Both the Joint Committee on Health and the Committee of Public Accounts expected to see that report.

There was a change in the attitude of the Department. There was also a change in the Secretary General of the Department. We have had previous engagements at this committee with representatives of the hospital development board and we have gone through, in some considerable detail, some of the issues relating to how the costs were escalating. For the life of me, I do not understand why there has been a change.

I did not visit the hospital, as it happened. I totally appreciate the need for the hospital and that it will be built on that site. I do not need to be convinced that we need the hospital and I do not need to see the design of the hospital because several of us have been through that issue, over the years. I want to get to grips with how these costs can be contained and the history up to now.

I know we are going to get a rolling rundown of the costs by virtue of the fact that the Comptroller and Auditor General will be doing audits. Those audits will leave us a year in arrears, so to speak. It does not appear that there is going to be any change in attitude from the Department in terms of coming in. We are still getting the same advice that it is not wise to be having any discussion at all on this matter. If we are bringing Department representatives before the committee, what are we bringing them in to do? That is the question. I find it unacceptable that we cannot have a frank discussion about containing the costs of this project and how these costs have arisen. We know there has been a problem with the two-pronged approach to procurement already. I find it unacceptable that we cannot have an open engagement on this matter.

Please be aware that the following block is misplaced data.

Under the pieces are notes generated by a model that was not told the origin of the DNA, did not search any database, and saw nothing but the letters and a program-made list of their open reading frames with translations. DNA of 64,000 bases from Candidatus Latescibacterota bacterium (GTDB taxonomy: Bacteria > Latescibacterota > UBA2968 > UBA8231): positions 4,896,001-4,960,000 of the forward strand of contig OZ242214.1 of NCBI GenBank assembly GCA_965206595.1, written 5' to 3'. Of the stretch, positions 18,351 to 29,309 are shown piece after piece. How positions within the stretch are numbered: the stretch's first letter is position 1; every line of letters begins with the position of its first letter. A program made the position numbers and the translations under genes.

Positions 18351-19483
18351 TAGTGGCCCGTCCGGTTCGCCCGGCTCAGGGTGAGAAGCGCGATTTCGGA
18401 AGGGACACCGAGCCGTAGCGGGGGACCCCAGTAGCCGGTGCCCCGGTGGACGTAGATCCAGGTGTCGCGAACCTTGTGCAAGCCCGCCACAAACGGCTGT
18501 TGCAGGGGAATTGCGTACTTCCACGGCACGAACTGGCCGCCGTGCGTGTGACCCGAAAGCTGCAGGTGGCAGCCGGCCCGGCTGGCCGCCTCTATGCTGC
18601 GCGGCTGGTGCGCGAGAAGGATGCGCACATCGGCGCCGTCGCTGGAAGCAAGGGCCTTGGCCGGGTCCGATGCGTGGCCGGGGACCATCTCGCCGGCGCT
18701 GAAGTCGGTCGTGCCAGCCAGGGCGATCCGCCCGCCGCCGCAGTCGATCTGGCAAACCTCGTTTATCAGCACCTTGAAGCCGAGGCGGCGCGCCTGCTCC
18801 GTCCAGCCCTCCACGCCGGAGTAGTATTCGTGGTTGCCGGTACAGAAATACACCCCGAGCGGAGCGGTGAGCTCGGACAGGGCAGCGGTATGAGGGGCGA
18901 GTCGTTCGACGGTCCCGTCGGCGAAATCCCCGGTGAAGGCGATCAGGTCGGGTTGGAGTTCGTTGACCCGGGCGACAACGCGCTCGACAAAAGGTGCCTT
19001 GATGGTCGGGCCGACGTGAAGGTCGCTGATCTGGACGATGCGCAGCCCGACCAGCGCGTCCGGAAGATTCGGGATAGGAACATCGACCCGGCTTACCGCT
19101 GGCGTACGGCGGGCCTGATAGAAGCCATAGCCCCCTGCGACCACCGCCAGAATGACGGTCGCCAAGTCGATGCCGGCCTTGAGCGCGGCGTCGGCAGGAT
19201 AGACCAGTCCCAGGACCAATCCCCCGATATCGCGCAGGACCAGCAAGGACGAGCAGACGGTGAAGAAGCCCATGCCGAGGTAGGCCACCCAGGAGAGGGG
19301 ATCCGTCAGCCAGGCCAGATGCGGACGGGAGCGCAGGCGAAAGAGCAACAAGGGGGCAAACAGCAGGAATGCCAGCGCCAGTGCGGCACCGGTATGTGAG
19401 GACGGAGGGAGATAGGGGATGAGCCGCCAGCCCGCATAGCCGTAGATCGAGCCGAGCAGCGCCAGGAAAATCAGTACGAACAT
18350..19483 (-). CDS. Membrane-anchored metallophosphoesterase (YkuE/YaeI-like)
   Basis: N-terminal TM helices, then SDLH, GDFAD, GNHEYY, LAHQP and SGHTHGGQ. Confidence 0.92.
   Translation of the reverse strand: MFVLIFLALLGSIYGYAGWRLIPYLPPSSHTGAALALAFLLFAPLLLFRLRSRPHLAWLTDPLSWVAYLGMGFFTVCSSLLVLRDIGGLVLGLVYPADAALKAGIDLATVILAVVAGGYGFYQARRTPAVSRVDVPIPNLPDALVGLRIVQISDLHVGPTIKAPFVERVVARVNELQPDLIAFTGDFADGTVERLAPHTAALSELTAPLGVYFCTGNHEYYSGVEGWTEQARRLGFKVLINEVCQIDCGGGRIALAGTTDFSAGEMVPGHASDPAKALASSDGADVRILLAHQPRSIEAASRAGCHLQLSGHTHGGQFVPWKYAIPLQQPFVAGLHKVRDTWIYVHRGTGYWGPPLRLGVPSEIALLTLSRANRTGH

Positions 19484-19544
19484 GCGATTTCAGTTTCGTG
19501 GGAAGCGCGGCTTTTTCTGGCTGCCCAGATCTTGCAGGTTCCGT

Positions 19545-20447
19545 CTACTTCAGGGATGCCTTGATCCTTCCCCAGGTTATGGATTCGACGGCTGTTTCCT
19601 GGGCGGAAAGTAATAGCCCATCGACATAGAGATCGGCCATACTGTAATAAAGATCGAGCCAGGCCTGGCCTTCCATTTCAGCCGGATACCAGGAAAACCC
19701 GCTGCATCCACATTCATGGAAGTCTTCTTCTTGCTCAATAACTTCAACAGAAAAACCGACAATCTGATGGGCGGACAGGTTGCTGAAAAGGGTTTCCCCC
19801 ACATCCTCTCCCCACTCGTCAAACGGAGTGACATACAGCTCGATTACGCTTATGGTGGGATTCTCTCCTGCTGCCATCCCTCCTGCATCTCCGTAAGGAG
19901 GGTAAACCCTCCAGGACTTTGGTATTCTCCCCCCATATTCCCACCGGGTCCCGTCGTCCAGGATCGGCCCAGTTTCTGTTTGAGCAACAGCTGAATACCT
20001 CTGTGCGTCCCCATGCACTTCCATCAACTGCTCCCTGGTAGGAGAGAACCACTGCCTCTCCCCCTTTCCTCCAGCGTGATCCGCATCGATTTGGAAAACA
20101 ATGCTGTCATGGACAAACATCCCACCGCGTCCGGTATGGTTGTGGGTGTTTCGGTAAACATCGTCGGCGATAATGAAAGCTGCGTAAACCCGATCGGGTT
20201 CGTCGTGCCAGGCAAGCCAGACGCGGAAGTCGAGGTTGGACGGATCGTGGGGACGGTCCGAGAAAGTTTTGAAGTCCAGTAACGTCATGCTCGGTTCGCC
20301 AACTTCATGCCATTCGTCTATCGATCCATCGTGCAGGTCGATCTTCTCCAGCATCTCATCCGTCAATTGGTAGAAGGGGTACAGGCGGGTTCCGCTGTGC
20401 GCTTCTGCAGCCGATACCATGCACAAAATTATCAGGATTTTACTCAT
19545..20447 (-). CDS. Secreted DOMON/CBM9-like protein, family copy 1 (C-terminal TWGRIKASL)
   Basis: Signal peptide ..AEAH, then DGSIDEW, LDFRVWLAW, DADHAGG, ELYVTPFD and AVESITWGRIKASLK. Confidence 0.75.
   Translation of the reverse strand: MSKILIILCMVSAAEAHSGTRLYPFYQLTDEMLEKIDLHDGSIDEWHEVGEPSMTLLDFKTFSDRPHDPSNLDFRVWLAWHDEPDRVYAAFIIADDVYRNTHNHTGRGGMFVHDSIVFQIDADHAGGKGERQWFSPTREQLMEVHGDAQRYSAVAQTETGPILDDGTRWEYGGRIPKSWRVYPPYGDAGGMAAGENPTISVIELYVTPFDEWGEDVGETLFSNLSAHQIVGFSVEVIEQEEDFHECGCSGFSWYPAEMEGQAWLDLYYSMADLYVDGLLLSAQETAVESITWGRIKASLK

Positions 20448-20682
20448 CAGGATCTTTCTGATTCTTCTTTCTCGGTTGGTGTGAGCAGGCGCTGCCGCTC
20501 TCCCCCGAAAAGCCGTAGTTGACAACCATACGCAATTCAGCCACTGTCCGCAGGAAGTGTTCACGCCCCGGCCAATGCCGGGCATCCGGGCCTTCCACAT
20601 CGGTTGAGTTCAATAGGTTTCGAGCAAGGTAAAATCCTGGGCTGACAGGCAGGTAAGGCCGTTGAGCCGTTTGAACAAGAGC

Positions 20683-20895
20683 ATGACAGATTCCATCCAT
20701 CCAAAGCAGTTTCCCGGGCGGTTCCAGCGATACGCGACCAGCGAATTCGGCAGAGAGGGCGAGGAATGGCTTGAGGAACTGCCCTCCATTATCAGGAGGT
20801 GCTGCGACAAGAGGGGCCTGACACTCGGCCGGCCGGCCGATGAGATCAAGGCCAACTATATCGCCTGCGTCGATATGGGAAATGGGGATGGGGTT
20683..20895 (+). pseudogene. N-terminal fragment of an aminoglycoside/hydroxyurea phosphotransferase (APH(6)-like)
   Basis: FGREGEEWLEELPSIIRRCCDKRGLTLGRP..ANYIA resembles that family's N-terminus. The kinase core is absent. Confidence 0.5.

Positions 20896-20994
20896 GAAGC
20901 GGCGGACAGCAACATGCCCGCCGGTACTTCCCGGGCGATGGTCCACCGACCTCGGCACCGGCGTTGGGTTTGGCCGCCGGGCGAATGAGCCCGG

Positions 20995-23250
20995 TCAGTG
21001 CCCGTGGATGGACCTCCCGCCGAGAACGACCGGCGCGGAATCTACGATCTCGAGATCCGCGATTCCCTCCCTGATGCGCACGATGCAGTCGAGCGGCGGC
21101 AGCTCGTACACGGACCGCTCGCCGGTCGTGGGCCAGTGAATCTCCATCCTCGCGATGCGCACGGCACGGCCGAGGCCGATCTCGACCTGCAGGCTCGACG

I thank the Deputy. Committee members appreciate there are matters that are commercially sensitive. We all understand that. However, I fail to understand why we cannot be informed on key issues such as estimated dates to set out a timeline for this project. We should also be informed of an estimated cost. I have never seen anything like this in my lifetime. If you were building a back kitchen or an extra bedroom onto your house, the contractor would give you a price before they start. The project in question is two thirds of the way through the process and nobody has an answer as to how much it is going to cost. We have not been informed. I am no wiser now as to the timeline for completion. It is an absolute mess.